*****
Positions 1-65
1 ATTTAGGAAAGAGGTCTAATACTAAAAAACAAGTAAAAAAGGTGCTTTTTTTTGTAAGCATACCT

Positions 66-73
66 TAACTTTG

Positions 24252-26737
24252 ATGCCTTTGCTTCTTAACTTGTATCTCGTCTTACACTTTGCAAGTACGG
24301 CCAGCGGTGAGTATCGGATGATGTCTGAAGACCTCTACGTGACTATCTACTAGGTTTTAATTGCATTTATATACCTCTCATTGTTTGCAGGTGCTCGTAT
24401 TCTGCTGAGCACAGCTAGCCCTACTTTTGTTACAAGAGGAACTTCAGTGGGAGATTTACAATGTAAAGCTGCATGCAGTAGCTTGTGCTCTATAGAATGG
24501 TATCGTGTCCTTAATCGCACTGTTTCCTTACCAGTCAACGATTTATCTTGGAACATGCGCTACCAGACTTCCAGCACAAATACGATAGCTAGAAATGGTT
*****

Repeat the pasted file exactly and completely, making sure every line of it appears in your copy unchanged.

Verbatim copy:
Positions 1-65
1 ATTTAGGAAAGAGGTCTAATACTAAAAAACAAGTAAAAAAGGTGCTTTTTTTTGTAAGCATACCT

Positions 66-73
66 TAACTTTG

Positions 24252-26737
24252 ATGCCTTTGCTTCTTAACTTGTATCTCGTCTTACACTTTGCAAGTACGG
24301 CCAGCGGTGAGTATCGGATGATGTCTGAAGACCTCTACGTGACTATCTACTAGGTTTTAATTGCATTTATATACCTCTCATTGTTTGCAGGTGCTCGTAT
24401 TCTGCTGAGCACAGCTAGCCCTACTTTTGTTACAAGAGGAACTTCAGTGGGAGATTTACAATGTAAAGCTGCATGCAGTAGCTTGTGCTCTATAGAATGG
24501 TATCGTGTCCTTAATCGCACTGTTTCCTTACCAGTCAACGATTTATCTTGGAACATGCGCTACCAGACTTCCAGCACAAATACGATAGCTAGAAATGGTT